Cadillac extended its 1950s success to record heights in the "Soaring Sixties." Though Lincoln and Imperial were stronger rivals in these years than they had been in the '50s, neither could match Cadillac's brand cachet, broad model line or astute marketing.
Add in progressively cleaner styling, new convenience features and a daring new Eldorado, and it's no wonder Cadillac remained America's luxury favorite by far throughout the 1960s. It also helped that the national economy rebounded strongly from the "Eisenhower Recession" of 1957-60.
After the garish rocketry of 1959, the 1960 Cadillacs were greeted as a welcome sign that saner heads were prevailing at giant General Motors. These cars were just a facelift of the year-old '59 design, but they were arguably more elegant with their cleaner grilles and, in a reversal for Cadillac, lowered tailfins.
The 1960 Cadillac model offerings stayed the same. So did prices, ranging from $4,892 for the Series 62 hardtop coupe to $9,748 for the big Series 75 limousine. Mechanical specifications also stood pat.
Cadillac had run ninth in U.S. model-year production for 1956-57, and then dropped to 10th, where it would remain through 1964. Still, that was impressive going for a luxury make.
For 1961 came another new GM C-body for the cleanest Cadillacs in years. This reflected the influence of Bill Mitchell, who favored a more-chiseled look and less chrome than Harley Earl. The grille was reduced to a modest grid, and wrapped windshields were abandoned (except on Series 75s, which would retain their existing D-bodies through '66). The Eldorado Seville hardtop coupe and Brougham sedan disappeared due to lack of sales, while the Biarritz convertible was downgraded to the same 325-horsepower V-8 as other models.
GM settled into a styling groove under Mitchell, so the 1962 Cadillacs were basically toned-down '61s. Fins were lowered again, front-fender cornering lights appeared as a new option, and backup/turn/stop lights were combined behind a single white lens for an ultra-tidy appearance. Four-window sedans received more-orthodox rooflines but still included a pair of short-deck variants, now called Series 62 Town Sedan and De Ville Park Avenue. Anticipating future federal requirements was a new "safety" braking system with dual master cylinder and separate front and rear hydraulic lines. Model-year output rose to nearly 161,000, up some 23,000 over '61.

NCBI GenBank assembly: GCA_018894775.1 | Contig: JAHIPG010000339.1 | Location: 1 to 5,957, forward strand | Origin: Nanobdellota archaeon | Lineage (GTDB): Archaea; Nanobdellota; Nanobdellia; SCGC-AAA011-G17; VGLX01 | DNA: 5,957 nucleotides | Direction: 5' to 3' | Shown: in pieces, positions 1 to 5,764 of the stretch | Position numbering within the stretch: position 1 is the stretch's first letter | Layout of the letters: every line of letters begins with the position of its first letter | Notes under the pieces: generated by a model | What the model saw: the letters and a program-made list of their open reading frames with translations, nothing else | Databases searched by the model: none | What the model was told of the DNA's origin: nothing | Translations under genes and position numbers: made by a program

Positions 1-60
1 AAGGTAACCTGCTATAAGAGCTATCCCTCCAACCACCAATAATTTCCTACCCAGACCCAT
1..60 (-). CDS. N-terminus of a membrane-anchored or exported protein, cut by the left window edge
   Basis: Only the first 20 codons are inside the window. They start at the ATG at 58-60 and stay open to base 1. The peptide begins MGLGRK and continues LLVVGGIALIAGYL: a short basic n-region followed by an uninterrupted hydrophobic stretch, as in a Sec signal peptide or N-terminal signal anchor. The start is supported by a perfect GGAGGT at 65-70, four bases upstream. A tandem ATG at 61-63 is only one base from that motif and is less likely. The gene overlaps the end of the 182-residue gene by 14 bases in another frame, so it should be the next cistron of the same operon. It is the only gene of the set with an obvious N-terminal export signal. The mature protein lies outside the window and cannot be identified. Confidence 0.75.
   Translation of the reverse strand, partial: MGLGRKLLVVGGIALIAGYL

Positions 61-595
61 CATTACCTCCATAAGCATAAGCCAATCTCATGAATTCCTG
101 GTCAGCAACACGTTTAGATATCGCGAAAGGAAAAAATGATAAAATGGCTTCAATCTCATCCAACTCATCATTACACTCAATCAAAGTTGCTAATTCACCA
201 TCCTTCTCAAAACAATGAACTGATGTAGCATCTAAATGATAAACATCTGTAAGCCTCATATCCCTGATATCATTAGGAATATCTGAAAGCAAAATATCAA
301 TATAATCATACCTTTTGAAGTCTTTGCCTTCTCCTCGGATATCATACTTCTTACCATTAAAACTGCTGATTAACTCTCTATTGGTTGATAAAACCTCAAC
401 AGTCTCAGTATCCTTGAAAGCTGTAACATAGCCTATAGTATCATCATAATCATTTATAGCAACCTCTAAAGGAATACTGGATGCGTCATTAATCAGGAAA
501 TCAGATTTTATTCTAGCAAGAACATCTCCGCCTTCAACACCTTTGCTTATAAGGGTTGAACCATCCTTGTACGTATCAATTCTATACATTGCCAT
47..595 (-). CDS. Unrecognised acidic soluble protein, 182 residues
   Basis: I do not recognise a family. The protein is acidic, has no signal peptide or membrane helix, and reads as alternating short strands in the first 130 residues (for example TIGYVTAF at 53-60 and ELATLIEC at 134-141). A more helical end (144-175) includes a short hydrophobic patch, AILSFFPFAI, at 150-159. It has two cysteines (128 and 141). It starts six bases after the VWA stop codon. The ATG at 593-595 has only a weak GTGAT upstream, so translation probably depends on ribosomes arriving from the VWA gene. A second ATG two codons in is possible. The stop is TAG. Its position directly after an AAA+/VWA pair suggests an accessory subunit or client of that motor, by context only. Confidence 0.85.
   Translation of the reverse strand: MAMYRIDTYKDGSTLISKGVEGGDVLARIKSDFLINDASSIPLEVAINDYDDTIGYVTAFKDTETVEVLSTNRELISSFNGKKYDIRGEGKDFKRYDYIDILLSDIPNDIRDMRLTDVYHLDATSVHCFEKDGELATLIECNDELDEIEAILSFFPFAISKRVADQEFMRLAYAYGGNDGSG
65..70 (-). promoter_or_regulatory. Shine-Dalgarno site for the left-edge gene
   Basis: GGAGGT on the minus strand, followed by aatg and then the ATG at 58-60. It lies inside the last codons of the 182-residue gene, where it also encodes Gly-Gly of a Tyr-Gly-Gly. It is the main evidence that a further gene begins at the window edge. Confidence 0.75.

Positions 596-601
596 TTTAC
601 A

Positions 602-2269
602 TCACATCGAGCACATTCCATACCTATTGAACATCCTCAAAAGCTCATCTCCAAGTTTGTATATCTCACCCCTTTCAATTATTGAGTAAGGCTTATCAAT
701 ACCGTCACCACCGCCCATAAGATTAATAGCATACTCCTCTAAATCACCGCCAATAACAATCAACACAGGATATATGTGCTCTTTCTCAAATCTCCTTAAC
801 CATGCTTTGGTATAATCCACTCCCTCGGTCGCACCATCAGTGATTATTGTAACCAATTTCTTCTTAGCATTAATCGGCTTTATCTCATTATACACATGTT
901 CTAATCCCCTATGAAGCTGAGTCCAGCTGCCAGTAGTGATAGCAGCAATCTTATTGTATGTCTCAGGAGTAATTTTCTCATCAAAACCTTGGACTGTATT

Major engine alterations, resulting in an even smoother, quieter ride, were on tap for the 1963 Cadillac. The 1963 and 1964 models are discussed next.
For more information on Cadillac, see:
- Cadillac: Learn the history of America's premier luxury car, from 1930s classics to today's newest Cadillac models.
- Consumer Guide New Car Reviews and Prices: Road test results, photos, specifications, and prices for 2007 Cadillacs and hundreds of other new cars, trucks, minivans, and SUVs.
- 1950-1959 Cadillac: Cadillac symbolizes the optimism of a swaggering America with soaring tailfins and Elvis-era glamour.
- 1970-1979 Cadillac: See how Cadillac maintained its hold on the premium market by adroitly changing consumer demands.